Low Friction bearings and a Heavy Flywheel

19th century French potters using sturdy fast wheels, but very similar in design to the previous 16th century ones.
Until the continuous power-driven wheel arrived, the throwing technique was possible only with a low friction, fast, heavy momentum wheel. Where such smoother running heavy wheels were devised the technique of 'throwing' did gradually develop. "Throwing" seems a puzzling use of the modern English word, but it derives from the Old English or Saxon term "to twist".

The Cyclical Throwing Technique

Throwing with this type of wheel is cyclical. The potter kicks the heavy flywheel until it is revolving quite fast then works on the lump of fairly soft clay. As the speed of the wheel drops, it become more difficult to work on the clay. So the potter stops throwing and kicks the flywheel up to speed again. This cyclical process is repeated until the work is finished. The lump of clay used is relatively soft, and slurry, rather than water, is used for lubrication. A large apron of some sort is needed for protection as usually there is no tray! A large sheet of soft leather was used as well in later workshops. Compare the last two illustrations.

The Basic Momentum Wheel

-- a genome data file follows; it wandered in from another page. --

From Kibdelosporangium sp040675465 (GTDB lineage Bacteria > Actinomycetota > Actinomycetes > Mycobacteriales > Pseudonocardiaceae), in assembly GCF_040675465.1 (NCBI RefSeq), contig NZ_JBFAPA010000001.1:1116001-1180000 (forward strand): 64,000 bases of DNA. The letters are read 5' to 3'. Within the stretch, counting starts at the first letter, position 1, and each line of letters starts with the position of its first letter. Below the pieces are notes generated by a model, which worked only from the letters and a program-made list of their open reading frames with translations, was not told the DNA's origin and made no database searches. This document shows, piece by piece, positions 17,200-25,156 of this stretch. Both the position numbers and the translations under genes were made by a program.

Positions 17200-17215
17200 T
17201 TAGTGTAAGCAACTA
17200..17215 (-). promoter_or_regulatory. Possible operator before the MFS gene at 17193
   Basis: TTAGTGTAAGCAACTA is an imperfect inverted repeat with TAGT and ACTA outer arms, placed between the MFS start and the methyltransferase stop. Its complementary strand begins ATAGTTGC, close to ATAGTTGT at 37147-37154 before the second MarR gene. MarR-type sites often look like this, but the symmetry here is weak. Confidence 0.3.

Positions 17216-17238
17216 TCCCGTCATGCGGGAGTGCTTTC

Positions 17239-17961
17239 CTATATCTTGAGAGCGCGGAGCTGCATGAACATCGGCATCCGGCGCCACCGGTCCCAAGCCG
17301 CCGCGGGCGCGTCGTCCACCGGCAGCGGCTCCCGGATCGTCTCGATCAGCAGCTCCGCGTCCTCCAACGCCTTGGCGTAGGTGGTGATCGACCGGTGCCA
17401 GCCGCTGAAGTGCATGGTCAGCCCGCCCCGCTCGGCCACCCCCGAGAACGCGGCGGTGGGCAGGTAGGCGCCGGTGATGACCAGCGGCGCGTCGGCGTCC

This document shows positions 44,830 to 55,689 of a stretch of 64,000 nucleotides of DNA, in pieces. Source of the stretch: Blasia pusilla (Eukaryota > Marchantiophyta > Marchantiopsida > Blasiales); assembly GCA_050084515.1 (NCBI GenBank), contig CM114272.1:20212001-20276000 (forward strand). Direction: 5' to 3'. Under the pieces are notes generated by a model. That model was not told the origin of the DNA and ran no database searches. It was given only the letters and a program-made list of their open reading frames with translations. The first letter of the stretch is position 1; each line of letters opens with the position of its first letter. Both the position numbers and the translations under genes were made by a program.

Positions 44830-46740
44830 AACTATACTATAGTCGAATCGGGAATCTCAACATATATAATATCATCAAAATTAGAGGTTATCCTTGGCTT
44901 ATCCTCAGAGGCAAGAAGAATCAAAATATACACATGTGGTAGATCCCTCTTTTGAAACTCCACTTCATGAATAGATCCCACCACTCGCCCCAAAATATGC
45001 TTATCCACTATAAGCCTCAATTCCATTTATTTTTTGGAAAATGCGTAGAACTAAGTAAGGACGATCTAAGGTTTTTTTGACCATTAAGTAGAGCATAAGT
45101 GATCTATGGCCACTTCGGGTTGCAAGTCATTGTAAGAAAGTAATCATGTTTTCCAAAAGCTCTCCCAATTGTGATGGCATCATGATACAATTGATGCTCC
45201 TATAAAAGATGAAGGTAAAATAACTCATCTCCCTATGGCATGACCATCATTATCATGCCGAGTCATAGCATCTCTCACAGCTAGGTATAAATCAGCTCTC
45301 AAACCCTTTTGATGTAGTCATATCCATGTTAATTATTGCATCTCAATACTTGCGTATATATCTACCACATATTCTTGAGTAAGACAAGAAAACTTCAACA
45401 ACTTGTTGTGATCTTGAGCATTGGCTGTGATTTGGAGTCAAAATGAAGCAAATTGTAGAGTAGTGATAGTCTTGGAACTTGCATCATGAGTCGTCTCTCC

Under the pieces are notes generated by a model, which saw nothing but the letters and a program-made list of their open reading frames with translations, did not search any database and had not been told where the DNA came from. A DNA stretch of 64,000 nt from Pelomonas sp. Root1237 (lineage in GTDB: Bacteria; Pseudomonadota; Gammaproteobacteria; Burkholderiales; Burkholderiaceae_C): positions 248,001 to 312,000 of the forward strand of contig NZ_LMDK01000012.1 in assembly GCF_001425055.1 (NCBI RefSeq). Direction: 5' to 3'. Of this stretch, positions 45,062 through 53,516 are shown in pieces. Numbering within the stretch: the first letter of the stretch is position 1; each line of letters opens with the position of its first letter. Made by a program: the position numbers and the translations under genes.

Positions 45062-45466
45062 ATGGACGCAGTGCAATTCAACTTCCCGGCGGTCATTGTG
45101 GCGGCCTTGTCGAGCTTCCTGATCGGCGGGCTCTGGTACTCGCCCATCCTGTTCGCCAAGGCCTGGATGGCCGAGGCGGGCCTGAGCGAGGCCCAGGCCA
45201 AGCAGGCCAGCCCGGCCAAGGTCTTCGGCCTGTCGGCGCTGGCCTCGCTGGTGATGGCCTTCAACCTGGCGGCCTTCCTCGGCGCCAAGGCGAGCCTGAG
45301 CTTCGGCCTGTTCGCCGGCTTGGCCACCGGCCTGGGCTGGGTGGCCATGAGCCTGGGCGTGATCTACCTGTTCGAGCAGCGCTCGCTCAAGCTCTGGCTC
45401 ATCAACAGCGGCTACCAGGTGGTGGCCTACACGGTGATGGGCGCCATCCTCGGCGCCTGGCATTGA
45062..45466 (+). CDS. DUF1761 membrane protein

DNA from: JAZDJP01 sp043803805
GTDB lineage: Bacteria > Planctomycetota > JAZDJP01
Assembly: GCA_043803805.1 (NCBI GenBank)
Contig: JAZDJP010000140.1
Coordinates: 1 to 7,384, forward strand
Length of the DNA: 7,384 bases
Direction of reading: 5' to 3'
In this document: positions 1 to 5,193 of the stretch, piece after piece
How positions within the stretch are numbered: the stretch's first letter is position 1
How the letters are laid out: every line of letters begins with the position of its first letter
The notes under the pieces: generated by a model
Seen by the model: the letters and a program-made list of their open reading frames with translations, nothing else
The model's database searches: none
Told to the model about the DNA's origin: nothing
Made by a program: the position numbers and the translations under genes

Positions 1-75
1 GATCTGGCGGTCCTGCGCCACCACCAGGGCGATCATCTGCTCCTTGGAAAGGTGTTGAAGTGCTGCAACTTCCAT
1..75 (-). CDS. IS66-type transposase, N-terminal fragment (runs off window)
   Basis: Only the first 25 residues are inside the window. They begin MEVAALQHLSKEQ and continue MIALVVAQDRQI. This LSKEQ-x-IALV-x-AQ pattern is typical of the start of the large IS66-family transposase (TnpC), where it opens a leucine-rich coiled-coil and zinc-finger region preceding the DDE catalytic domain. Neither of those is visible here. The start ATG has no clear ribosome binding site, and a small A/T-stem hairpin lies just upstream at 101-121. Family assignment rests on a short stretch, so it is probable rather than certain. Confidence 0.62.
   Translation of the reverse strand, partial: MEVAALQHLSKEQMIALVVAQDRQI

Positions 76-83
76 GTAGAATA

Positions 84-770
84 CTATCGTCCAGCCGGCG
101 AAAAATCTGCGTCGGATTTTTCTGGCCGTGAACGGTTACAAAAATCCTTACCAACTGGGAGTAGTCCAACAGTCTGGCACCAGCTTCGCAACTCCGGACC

The main difference between the 16ht and the 19th century wheels is in the materials used to make them. Like the 16th century Italian wheel, the model on the left is mostly made of wood with a strip of greased leather used as an upper bearing and a metal point and a stone or glass socket at the base.

The Modern Momentum Wheel

Like the 19th century French example, later versions from more recent times would use a thick iron or steel rod and greased metal bearings. The most recent models models run very smoothly and have very little friction and are almost silent. Until the industrial revolution in 18-19th century Europe the potter's wheel hardly changed. Many individual potters today still prefer this silent cyclical momentum kick wheel to the modern variable speed electric wheel.

Differences East and West

From the Indian continent to the Far Eastern World a distinctive variation of the potter's wheel developed. The heavy flywheel itself was often the throwing table. Sometimes as shown here balanced on a fine point with the weight carefully distributed. Instead of kicking the wheel it was speeded up using a rod or stick.

In China and Japan it is was usual for the potter to sit at or near ground level, not on a raised seat as in the West. Sometimes, controlling the speed of the wheel was the job of an assistant.

Inexplicably the Eastern potter has traditionally turned his wheel clockwise whilst Western potter usually turns his anti clockwise! Image: Shoji Hamada at work.

Trying out the technique